CPTPP to complement country’s existing network of bilateral free trade agreements, Singapore says (VIDEO)

CPTPP to complement country’s existing network of bilateral free trade agreements, says (VIDEO)

Malaysia's Minister for Trade and Industry Datuk J. Jayasiri signs the Trans-Pacific Partnership (TPP) trade deal, in Santiago March 8, 2018. ― Reuters pic’s Minister for Trade and Industry Datuk J. Jayasiri signs the Trans- Partnership (TPP) trade deal, in Santiago March 8, 2018. ― Reuters picSINGAPORE, March 9 ― The just signed Comprehensive and Progressive Agreement for Trans-Pacific Partnership (CPTPP) in Santiago, Chile, yesterday will complement Singapore’s existing network of bilateral free trade agreements, according to its Ministry of Trade and Industry (MTI).

It said as a key regional agreement, the CPTPP will expand Singapore’s economic space, boost trade and investment flows, make it easier for its companies to do business in the region, and unlock economic development opportunities.

“The signing of the CPTPP is a concrete demonstration of the signatories’ commitment to the collective goals of greater trade liberalisation, regional economic integration, and better opportunities for our people,” said Singapore Minister for Trade and Industry (Trade), Lim Hng Kiang in a statement here today.

Lim signed the CPTPP on behalf of Singapore.



“This is a significant step toward realising the benefits of the agreement. Singapore companies will be better placed to tap growth opportunities and increased market access in the Asia-Pacific.

“With its high standards and business facilitative trade rules, the CPTPP establishes a new regional standard for future free trade agreements. Singapore looks forward to its implementation,” said Lim.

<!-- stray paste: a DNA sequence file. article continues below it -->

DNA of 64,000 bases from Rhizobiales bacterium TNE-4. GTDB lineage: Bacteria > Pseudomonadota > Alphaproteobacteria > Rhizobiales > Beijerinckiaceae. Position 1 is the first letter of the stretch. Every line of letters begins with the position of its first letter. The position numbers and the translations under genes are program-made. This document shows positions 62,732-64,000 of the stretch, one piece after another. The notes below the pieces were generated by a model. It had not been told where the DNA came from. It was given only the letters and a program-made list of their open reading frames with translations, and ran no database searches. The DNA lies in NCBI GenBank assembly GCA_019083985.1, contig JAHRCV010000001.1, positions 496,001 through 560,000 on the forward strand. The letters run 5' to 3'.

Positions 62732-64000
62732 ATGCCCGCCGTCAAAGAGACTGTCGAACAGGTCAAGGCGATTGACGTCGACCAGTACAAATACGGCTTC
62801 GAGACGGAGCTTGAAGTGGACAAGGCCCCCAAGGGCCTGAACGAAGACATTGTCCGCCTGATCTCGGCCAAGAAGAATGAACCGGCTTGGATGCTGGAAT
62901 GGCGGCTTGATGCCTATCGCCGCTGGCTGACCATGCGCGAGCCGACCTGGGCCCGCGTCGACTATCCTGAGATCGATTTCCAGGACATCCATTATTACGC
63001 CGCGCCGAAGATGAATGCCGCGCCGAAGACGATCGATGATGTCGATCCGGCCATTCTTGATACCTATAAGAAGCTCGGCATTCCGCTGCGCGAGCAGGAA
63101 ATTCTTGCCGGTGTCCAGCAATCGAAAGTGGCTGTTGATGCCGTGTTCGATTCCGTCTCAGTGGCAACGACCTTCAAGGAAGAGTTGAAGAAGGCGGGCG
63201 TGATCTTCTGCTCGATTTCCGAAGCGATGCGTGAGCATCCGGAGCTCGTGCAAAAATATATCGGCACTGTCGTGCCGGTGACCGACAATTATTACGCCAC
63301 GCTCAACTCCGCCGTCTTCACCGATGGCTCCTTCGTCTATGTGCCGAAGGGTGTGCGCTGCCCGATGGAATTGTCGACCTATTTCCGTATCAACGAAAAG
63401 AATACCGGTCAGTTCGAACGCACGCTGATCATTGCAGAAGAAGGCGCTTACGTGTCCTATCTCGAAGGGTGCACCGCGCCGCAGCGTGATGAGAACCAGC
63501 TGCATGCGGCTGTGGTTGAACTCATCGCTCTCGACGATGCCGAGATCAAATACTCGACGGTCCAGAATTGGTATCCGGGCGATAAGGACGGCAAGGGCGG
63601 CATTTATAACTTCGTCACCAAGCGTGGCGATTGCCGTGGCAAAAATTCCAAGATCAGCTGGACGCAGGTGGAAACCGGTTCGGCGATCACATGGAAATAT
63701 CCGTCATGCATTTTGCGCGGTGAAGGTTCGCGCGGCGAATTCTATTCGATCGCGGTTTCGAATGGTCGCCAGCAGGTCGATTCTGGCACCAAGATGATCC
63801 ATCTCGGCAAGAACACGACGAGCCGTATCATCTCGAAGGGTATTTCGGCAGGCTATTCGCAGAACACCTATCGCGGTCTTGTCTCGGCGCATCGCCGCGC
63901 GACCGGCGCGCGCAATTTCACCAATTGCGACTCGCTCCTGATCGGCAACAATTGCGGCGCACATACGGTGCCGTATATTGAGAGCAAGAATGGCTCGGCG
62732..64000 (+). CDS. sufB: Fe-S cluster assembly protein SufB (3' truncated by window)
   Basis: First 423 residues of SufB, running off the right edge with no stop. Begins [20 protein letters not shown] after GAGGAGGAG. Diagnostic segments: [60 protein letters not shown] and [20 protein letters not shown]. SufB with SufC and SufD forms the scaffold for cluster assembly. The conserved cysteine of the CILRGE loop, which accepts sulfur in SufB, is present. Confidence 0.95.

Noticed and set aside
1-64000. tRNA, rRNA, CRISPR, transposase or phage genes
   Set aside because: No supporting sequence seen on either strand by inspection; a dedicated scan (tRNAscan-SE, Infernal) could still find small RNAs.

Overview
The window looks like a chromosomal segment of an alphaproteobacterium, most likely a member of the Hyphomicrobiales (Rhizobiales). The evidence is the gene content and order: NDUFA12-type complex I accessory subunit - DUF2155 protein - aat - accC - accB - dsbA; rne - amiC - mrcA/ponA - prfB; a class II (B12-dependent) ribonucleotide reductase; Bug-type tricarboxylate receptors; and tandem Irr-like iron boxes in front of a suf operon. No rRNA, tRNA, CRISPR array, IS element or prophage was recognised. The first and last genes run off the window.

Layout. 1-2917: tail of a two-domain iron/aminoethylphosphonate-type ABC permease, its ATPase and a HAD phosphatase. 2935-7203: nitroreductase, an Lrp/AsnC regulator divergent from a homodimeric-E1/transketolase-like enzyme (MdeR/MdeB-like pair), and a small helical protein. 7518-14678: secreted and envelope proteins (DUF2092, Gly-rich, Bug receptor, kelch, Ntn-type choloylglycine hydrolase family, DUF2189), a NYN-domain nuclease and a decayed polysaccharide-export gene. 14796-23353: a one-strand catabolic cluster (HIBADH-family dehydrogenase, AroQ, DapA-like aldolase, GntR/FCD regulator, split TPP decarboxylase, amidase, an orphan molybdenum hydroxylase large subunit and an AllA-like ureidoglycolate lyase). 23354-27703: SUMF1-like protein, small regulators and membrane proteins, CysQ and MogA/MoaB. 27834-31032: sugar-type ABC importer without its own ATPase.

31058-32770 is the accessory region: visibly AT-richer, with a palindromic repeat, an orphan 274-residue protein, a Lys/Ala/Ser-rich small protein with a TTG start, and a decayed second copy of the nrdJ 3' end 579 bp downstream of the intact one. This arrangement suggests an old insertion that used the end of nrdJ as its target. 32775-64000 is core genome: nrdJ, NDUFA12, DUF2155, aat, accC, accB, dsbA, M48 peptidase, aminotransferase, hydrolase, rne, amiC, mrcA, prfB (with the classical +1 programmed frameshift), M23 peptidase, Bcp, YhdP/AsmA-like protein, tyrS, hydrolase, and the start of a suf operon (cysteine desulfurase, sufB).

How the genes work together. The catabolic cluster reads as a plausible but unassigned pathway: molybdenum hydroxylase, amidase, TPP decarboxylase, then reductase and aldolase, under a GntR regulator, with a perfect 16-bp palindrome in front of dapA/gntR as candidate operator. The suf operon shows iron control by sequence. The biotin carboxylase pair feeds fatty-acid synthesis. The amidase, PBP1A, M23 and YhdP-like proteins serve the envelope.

The statement said countries will now work on their respective ratification processes, toward an expeditious entry into force of the agreement.

The CPTPP is made up of 11 members, namely Australia, Brunei Darussalam, Canada, Chile, Japan, Malaysia, Mexico, New Zealand, Peru, Singapore and .

According to MTI, the CPTPP incorporates all commitments from the original TPP, except for a limited number of provisions which have been temporarily suspended.

Negotiations on the CPTPP concluded in 2018 in Tokyo, Japan.

The agreement will strengthen trade among countries in the Asia-Pacific, through the substantial elimination of tariffs and non-tariff barriers for goods, improved access for service suppliers in a wide range of sectors, greater facilitation of investments, enhanced access to government procurement contracts, and modern rules to address emerging trade challenges.

The CPTPP is open and inclusive, with the door open for like-minded parties to join, once it comes into force, said MTI. ― Bernama



Source: The Malay Mail Online





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